Planning an airplane trip with a little one? Feeling nervous?
I’ve been there. As much as I love to travel with my family, flying with a toddler is enough to make me break out in a cold sweat. After flying frequently with my five kids for the past 13 years, I have learned a few things to ease my anxiety and make travel a little smoother. Good preparation goes a long way to making your travel experience as pleasant as possible.
Did you know you can take a bottle or sippy cup with milk, formula, or juice through security? Offer it to the TSA officer at security and it will be tested for chemicals. You don’t have to dump baby’s favorite drink just before boarding! Also, if you need to mix a warm bottle on the airplane, the flight attendants are happy to give you warm water for a bottle.
When flying with a toddler, I always travel with empty sippy cups or water bottles so when the beverage service comes the kids can get a drink, and I don’t have to worry about it ending up all over them or me. Drinking can help kids’ ears pop on take off and landing, so I always offer plenty of liquids. WARNING: Diapers may fill faster than usual when baby drinks a lot of liquid so check and change often.
Too many toys in the diaper bag weigh you down. Last summer on a flight by myself with my four youngest children, an electric toothbrush kept my 15-month-old son entertained for 30+ minutes. That same flight, my 3-year-old daughter was in heaven sticking band-aids and medical tape all over her baby doll and herself.
If I could choose only one toy when flying with a toddler, it would be stacking cups, such as the The First Years Stack N Count Cups. We love to hide goldfish crackers or fruit snacks under them and let the kids search for them, stack them, name the colors, etc. They also make great bath toys in a hotel room. Wrapping a few new matchbox cars as gifts for a little boy can make the whole flight dreamy. Sticker books are perfect for the older toddler, but babies also love peeling stickers off their arms and noses and sticking them all over you. If you are buying a new book, I suggest a lift-the-flaps book, such as Dear Zoo: A Lift-the-Flap Book
Airplanes are filled with fun things for babies. Once my baby spent an hour searching for raisins one at a time that I hid in the air sickness bag. A small pack of crayons quickly turns air sickness bags into hand puppets. Ask the flight attendant for a cup with ice and a small straw. Most babies love playing with ice, threading it on a straw, and touching it. Ice can be a choking hazard, so be careful. I also love thumbing through airline magazines, searching for pictures my little ones recognize.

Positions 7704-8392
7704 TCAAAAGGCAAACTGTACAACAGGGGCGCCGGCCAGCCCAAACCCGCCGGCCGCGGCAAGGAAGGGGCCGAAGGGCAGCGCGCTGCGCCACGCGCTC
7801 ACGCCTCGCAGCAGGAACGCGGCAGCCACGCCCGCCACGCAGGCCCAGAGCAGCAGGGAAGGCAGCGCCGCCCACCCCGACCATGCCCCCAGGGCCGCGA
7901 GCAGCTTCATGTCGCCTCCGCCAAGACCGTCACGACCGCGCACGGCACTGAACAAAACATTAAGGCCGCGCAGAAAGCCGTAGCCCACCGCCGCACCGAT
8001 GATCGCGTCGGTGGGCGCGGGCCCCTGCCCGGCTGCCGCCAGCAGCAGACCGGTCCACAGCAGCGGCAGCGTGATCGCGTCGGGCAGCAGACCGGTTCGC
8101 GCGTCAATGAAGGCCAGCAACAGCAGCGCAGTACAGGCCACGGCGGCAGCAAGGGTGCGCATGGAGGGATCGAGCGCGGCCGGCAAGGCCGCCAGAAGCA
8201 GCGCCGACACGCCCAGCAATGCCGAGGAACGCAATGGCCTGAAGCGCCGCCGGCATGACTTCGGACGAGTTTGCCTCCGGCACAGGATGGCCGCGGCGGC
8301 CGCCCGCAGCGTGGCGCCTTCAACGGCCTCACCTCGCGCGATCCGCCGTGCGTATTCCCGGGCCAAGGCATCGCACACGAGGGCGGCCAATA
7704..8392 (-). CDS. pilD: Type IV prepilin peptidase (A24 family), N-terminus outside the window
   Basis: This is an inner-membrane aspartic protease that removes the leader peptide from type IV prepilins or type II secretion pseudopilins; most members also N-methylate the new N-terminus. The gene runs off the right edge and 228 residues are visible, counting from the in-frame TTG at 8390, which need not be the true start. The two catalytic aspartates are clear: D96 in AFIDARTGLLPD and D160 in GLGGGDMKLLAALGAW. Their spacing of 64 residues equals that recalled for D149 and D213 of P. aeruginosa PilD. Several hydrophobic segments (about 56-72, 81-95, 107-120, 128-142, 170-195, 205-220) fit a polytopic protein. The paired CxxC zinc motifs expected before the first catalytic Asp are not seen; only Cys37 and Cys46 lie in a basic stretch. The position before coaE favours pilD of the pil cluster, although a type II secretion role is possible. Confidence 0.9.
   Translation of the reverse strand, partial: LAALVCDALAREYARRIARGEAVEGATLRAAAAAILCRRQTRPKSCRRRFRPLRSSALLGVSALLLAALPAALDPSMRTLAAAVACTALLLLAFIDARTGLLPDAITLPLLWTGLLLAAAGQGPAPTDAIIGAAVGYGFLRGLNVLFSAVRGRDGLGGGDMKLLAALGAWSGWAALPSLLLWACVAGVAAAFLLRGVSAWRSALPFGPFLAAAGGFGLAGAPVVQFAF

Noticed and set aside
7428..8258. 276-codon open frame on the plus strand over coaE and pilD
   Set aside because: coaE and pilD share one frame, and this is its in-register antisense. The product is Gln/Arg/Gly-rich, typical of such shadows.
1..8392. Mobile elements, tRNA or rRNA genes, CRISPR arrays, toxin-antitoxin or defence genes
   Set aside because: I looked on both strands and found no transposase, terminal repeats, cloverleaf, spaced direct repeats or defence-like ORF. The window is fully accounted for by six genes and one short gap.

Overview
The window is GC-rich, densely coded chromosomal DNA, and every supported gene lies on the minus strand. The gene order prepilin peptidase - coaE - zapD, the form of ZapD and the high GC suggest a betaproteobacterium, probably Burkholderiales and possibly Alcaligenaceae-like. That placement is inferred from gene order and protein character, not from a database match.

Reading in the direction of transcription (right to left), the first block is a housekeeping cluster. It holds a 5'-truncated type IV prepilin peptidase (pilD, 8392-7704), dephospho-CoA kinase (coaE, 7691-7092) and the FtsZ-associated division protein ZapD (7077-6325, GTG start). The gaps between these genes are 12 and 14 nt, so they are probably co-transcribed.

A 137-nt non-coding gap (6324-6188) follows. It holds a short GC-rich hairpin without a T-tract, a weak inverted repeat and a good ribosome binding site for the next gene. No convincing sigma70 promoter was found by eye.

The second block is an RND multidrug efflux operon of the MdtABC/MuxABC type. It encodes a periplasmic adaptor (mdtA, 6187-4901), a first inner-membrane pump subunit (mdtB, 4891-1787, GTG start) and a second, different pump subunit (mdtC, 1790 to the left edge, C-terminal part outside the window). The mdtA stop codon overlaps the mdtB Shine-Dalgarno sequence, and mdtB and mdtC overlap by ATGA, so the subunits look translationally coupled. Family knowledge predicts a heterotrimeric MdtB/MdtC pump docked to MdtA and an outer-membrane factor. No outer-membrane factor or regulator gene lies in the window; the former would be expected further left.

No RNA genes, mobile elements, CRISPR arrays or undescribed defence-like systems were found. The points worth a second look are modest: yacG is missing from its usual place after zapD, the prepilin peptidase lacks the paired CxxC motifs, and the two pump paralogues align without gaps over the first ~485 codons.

Check out our top 10 travel toys for kids here.
Obviously you want to bring a change of clothes for baby, but consider dressing yourself in layers in case you need to shed one due to spills or excess bodily fluids. My friend’s son threw up all over him, and he ended up wearing his wife’s hoodie for the entire flight. He was so grateful she had tied it around her waist.
As tempting as it is to bring every sweet thing I can think of, I try to avoid too much sugar when flying. My favorite foods that travel well:
- string cheese
- granola bars
- apple slices
- fruit snacks
If you do bring a treat, I learned the hard way that chocolate is too messy for airplanes. I always store a few Dum Dum suckers for emergencies. Having the emergency Dum Dum sucker is like knowing there is a flotation device under your seat—you rarely need it, but are so grateful it is there just in case.
It’s a big debate whether to haul a car seat through the airport and buckle it in to a seat on the plane or just check it to your end destination. I’ve done it both ways. On a flight that isn’t full, it can be heavenly to have an extra seat to buckle baby’s car seat in and set her down once she falls asleep. Babies are used to being buckled in car seats and having free hands to help another child or just rest your arms can be wonderful. However, if you don’t have an extra seat next to you, you will have hauled the car seat through the airport for no reason and will have to gate check it with an agent. For some of my young toddlers, a car seat was perfect to help them stay put. It gave me free hands to interact with them and entertain them.
However, for some of my other children, a toddler car seat was a terrible idea. My son hates to be restrained and he wants to be “big” just like his older siblings. He does better when his little legs can’t reach to kick the seat in front of him and when he has some room to crawl around me. Consider your child’s needs and make your best gamble and hope it works out. I usually travel with the car seat for babies under a year, but when flying with a toddler I usually check the car seat.
Thankfully, flying with a toddler is a bit like childbirth. Once you get to your destination and start enjoying your vacation, you begin to forget the pain of your flight. And every once in awhile, a flight will go extremely well and you will wonder what you were so worried about in the first place. Do you have a great tip that has made your flight with little ones successful? Please share in the comments below!